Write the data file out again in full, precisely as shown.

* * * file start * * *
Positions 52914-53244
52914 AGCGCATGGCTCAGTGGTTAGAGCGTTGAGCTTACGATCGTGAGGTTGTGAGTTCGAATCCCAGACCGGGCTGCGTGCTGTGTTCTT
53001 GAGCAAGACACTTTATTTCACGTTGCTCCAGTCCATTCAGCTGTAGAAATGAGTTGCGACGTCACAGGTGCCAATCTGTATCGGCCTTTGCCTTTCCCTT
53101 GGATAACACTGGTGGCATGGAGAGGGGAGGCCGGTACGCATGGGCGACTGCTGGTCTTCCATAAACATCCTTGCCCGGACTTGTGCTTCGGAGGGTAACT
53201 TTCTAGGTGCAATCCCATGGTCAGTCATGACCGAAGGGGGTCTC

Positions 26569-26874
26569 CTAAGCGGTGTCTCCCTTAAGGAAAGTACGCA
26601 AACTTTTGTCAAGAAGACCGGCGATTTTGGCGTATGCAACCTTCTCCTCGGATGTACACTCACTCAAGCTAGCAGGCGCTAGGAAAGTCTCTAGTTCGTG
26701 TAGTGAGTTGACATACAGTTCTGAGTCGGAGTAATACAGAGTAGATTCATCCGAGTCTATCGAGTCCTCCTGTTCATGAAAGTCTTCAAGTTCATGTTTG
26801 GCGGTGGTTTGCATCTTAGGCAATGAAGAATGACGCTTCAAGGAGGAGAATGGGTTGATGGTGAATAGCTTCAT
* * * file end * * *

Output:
Positions 52914-53244
52914 AGCGCATGGCTCAGTGGTTAGAGCGTTGAGCTTACGATCGTGAGGTTGTGAGTTCGAATCCCAGACCGGGCTGCGTGCTGTGTTCTT
53001 GAGCAAGACACTTTATTTCACGTTGCTCCAGTCCATTCAGCTGTAGAAATGAGTTGCGACGTCACAGGTGCCAATCTGTATCGGCCTTTGCCTTTCCCTT
53101 GGATAACACTGGTGGCATGGAGAGGGGAGGCCGGTACGCATGGGCGACTGCTGGTCTTCCATAAACATCCTTGCCCGGACTTGTGCTTCGGAGGGTAACT
53201 TTCTAGGTGCAATCCCATGGTCAGTCATGACCGAAGGGGGTCTC

Positions 26569-26874
26569 CTAAGCGGTGTCTCCCTTAAGGAAAGTACGCA
26601 AACTTTTGTCAAGAAGACCGGCGATTTTGGCGTATGCAACCTTCTCCTCGGATGTACACTCACTCAAGCTAGCAGGCGCTAGGAAAGTCTCTAGTTCGTG
26701 TAGTGAGTTGACATACAGTTCTGAGTCGGAGTAATACAGAGTAGATTCATCCGAGTCTATCGAGTCCTCCTGTTCATGAAAGTCTTCAAGTTCATGTTTG
26801 GCGGTGGTTTGCATCTTAGGCAATGAAGAATGACGCTTCAAGGAGGAGAATGGGTTGATGGTGAATAGCTTCAT